Apoptotic bodies in cultures under both protocols, as compared to control (data not shown). Immunofluorescence staining for cleaved caspase-3 revealed no difference in theBiochemical Parameters in Culture Media after Peptide M exposure to GA and 3-OHGAGlucose and Lactate. As compared to controls, GA and 3OHGA exposure caused a significant decrease in the glucose levels under protocol B (DIV 14), while the glucose levels of immature cultures (protocol A, DIV 8) were not significantly changed (Figure 5A). In parallel, a significant increase in lactate levels wasBrain Cell Damage in Glutaric Aciduria Type IFigure 3. Effects of GA and 3-OHGA on astrocytes. (Left panel) Immunohistochemical staining for glial fibrillary acidic protein (GFAP) on cryosections of cultures derived from protocol A (DIV 8) and protocol B (DIV 14). Swollen proximal fibers are indicated by black arrows. Scale bar: 100 mm. (Right panel) Representative western blots with data quantification of whole-cell lysates for GFAP for protocol A (DIV 8, above) and protocol B (DIV 14, below). Actin was used as a loading control. The quantifications of GFAP levels are expressed as percentage of respective controls. The values represent the mean 6 SD from 3 replicates taken from 2 independent experiments. doi:10.1371/journal.pone.0053735.Benzocaine gnumber of positively stained cells (e.g. apoptotic) in cultures exposed to GA and 3-OHGA in both 26001275 treatment protocols as compared to control (Figure 6A, left panel). Accordingly, no significant changes were observed on activated caspase-3 level assessed by western blotting under both metabolites treatment at DIV 14. In protocol A, a tendency of activated caspase-3 to decrease in GA- and 3-OHGA-exposed aggregates was observed, however, the changes were not significant (Figure 6A, right panel). Interestingly, TUNEL labeling (green staining) showed an important signal increase for cultures treated with 3-OHGA on DIV 8, which only partially co-localized (yellow staining) with cleaved caspase-3-labeled apoptotic cells (red signal) (Figure 6B). This suggests an induction of non-apoptotic cell death in developing brain cells under 3-OHGA exposure. TUNEL signal in 3-OHGA exposed cultures was homogenously distributed over the entire aggregate, suggesting that 3-OHGA diffused well from the medium into the whole aggregate (Figure 6B, 106magnifications).DiscussionWe used 3D organotypic brain cell cultures in aggregates to explore, in vitro, the effects of the two main metabolites (GA and 3OHGA) accumulated in body fluids of subjects affected by GA-I. Our in vitro model is particularly suitable for studying neurotoxicity because the aggregates contain all types of brain cells with their spontaneous connections between each other. In addition, this model reproduces early phases of brain development and has proven to be optimal to study differential effects of metabolic derangements (such as hyperammonemia) in developing brain compared to adult brain tissue [14,15,16,18]. This is particularly important when studying a disorder in which the most dramatic brain damage occurs in early childhood. In our study, we could confirm that both GA and 3-OHGA were deleterious for brain cells during development, but 3-OHGA turned out to be the most toxic metabolite. The most striking effect of 3-OHGA on the aggregates was massive tissue destruction with wide areas of cell death, which was evident on DIV 14 (Figures 2 and 3). In both developmental stages (DIV 8 and 14) astrocytes appear.Apoptotic bodies in cultures under both protocols, as compared to control (data not shown). Immunofluorescence staining for cleaved caspase-3 revealed no difference in theBiochemical Parameters in Culture Media after Exposure to GA and 3-OHGAGlucose and Lactate. As compared to controls, GA and 3OHGA exposure caused a significant decrease in the glucose levels under protocol B (DIV 14), while the glucose levels of immature cultures (protocol A, DIV 8) were not significantly changed (Figure 5A). In parallel, a significant increase in lactate levels wasBrain Cell Damage in Glutaric Aciduria Type IFigure 3. Effects of GA and 3-OHGA on astrocytes. (Left panel) Immunohistochemical staining for glial fibrillary acidic protein (GFAP) on cryosections of cultures derived from protocol A (DIV 8) and protocol B (DIV 14). Swollen proximal fibers are indicated by black arrows. Scale bar: 100 mm. (Right panel) Representative western blots with data quantification of whole-cell lysates for GFAP for protocol A (DIV 8, above) and protocol B (DIV 14, below). Actin was used as a loading control. The quantifications of GFAP levels are expressed as percentage of respective controls. The values represent the mean 6 SD from 3 replicates taken from 2 independent experiments. doi:10.1371/journal.pone.0053735.gnumber of positively stained cells (e.g. apoptotic) in cultures exposed to GA and 3-OHGA in both 26001275 treatment protocols as compared to control (Figure 6A, left panel). Accordingly, no significant changes were observed on activated caspase-3 level assessed by western blotting under both metabolites treatment at DIV 14. In protocol A, a tendency of activated caspase-3 to decrease in GA- and 3-OHGA-exposed aggregates was observed, however, the changes were not significant (Figure 6A, right panel). Interestingly, TUNEL labeling (green staining) showed an important signal increase for cultures treated with 3-OHGA on DIV 8, which only partially co-localized (yellow staining) with cleaved caspase-3-labeled apoptotic cells (red signal) (Figure 6B). This suggests an induction of non-apoptotic cell death in developing brain cells under 3-OHGA exposure. TUNEL signal in 3-OHGA exposed cultures was homogenously distributed over the entire aggregate, suggesting that 3-OHGA diffused well from the medium into the whole aggregate (Figure 6B, 106magnifications).DiscussionWe used 3D organotypic brain cell cultures in aggregates to explore, in vitro, the effects of the two main metabolites (GA and 3OHGA) accumulated in body fluids of subjects affected by GA-I. Our in vitro model is particularly suitable for studying neurotoxicity because the aggregates contain all types of brain cells with their spontaneous connections between each other. In addition, this model reproduces early phases of brain development and has proven to be optimal to study differential effects of metabolic derangements (such as hyperammonemia) in developing brain compared to adult brain tissue [14,15,16,18]. This is particularly important when studying a disorder in which the most dramatic brain damage occurs in early childhood. In our study, we could confirm that both GA and 3-OHGA were deleterious for brain cells during development, but 3-OHGA turned out to be the most toxic metabolite. The most striking effect of 3-OHGA on the aggregates was massive tissue destruction with wide areas of cell death, which was evident on DIV 14 (Figures 2 and 3). In both developmental stages (DIV 8 and 14) astrocytes appear.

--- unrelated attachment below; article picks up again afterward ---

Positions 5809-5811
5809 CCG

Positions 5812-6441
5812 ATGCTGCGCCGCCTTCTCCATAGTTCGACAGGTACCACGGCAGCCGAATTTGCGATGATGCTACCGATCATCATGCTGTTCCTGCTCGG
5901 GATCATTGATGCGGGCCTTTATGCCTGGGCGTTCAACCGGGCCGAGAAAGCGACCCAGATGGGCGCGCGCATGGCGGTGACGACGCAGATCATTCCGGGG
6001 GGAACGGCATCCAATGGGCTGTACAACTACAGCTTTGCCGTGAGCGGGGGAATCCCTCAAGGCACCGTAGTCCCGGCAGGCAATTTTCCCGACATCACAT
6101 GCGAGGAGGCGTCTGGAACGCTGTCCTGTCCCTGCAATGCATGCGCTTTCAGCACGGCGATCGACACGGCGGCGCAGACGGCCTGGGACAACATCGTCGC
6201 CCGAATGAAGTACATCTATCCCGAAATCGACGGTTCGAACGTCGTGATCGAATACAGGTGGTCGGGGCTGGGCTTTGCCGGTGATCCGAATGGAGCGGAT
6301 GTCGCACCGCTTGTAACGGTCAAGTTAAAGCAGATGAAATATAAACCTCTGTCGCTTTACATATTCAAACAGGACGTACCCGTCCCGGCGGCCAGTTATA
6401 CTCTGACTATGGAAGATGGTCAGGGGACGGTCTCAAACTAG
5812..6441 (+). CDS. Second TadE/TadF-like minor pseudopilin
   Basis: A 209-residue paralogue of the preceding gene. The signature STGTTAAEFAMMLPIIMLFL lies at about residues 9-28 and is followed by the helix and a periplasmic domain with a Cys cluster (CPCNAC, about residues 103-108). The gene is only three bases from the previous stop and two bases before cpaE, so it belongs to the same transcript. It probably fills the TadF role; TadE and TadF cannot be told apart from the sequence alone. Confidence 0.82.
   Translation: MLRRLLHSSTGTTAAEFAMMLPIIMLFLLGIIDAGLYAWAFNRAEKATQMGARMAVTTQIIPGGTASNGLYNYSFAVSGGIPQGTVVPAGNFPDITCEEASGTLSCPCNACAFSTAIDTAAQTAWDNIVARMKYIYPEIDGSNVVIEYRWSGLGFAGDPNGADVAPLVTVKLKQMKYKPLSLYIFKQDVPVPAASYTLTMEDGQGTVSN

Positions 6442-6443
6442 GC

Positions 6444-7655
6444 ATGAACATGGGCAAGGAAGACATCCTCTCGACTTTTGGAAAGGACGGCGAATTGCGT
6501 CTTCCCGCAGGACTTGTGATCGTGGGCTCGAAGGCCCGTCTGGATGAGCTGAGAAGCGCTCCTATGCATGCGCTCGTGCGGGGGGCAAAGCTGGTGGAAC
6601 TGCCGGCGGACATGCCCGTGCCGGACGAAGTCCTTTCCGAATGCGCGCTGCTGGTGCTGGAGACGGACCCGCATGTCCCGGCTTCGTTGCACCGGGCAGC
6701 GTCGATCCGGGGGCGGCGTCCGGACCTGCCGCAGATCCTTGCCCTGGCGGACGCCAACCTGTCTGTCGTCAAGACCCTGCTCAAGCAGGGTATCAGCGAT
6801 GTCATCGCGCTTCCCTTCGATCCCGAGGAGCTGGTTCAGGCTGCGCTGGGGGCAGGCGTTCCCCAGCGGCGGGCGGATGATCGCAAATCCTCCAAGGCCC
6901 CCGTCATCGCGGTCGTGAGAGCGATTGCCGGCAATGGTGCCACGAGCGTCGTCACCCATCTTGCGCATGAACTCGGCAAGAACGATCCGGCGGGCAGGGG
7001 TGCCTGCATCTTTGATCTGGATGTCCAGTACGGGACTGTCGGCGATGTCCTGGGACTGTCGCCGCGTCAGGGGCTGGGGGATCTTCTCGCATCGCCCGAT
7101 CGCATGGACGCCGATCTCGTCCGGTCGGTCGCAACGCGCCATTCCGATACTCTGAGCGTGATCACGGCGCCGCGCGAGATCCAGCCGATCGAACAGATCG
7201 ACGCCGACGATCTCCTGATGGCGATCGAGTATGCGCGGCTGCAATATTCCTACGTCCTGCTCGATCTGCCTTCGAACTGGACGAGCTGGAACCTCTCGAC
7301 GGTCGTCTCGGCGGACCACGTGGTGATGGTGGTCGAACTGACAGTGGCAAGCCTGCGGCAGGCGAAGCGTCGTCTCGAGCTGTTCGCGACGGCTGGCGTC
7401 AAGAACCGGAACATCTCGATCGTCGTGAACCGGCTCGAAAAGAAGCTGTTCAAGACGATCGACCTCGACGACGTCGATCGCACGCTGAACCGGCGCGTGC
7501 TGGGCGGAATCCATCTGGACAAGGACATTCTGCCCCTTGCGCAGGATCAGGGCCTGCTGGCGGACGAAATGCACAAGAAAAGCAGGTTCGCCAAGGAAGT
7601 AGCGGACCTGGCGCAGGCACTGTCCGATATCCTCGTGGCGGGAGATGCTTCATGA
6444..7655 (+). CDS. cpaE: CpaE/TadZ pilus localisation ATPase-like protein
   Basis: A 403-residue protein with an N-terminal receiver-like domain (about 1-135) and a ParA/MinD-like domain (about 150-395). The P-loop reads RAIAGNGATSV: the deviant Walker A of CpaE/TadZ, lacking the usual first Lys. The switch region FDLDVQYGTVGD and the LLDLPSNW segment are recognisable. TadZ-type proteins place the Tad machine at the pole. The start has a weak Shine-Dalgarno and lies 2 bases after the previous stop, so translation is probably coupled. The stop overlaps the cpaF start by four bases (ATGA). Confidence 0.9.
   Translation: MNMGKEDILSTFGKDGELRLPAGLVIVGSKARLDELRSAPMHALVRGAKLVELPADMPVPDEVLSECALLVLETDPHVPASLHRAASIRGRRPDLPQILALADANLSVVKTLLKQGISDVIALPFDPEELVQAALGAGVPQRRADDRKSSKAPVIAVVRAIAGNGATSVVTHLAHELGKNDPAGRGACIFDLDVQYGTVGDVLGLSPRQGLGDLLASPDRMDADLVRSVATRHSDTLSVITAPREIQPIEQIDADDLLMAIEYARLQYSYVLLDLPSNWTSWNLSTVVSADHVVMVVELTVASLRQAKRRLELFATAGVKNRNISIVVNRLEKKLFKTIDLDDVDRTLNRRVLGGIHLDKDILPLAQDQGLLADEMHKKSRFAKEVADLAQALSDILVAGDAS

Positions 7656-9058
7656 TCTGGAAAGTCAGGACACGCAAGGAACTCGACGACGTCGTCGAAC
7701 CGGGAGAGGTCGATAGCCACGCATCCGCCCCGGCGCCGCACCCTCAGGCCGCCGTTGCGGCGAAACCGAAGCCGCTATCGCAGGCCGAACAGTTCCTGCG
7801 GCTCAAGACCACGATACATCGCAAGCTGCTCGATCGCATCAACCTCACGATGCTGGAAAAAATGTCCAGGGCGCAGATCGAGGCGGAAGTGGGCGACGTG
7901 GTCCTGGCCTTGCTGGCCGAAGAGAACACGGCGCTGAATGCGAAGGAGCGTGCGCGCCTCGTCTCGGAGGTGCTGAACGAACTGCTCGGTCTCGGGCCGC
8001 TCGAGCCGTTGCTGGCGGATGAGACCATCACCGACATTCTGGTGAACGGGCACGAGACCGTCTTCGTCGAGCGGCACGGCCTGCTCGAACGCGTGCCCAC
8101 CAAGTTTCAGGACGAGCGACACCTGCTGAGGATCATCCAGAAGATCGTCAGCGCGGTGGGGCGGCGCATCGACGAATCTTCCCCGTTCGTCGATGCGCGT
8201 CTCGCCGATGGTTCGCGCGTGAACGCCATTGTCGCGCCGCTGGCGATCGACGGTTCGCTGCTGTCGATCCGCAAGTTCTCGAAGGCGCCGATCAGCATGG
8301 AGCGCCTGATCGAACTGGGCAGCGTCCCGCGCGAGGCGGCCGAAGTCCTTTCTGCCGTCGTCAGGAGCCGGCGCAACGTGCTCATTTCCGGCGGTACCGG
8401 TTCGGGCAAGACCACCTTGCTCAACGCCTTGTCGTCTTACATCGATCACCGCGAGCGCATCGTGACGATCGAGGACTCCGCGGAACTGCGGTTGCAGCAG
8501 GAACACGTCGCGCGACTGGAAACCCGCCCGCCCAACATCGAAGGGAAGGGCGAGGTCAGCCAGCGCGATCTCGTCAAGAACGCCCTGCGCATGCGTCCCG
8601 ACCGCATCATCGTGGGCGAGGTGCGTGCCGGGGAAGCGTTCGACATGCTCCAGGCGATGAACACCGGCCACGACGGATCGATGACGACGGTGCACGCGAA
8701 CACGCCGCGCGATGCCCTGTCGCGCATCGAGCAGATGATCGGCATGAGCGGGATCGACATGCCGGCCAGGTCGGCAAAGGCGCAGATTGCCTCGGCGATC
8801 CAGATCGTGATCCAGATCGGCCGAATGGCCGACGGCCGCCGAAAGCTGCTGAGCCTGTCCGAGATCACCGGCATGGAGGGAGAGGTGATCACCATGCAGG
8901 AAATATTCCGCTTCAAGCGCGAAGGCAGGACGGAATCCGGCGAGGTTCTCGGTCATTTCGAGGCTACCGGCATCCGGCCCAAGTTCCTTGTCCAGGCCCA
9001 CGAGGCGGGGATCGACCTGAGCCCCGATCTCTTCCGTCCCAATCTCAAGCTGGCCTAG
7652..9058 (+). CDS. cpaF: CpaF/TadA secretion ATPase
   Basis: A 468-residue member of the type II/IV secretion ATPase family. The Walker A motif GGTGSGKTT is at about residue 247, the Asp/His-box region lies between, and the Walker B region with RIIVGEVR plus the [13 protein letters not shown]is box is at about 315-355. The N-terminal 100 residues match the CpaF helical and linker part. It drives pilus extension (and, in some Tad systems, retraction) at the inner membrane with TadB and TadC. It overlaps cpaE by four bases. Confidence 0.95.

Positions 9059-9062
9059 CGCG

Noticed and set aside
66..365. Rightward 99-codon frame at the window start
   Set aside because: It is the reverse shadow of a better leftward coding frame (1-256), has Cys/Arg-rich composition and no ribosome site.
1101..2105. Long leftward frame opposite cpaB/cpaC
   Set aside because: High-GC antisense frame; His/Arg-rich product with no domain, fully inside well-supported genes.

Apoptotic bodies in cultures under both protocols, as compared to control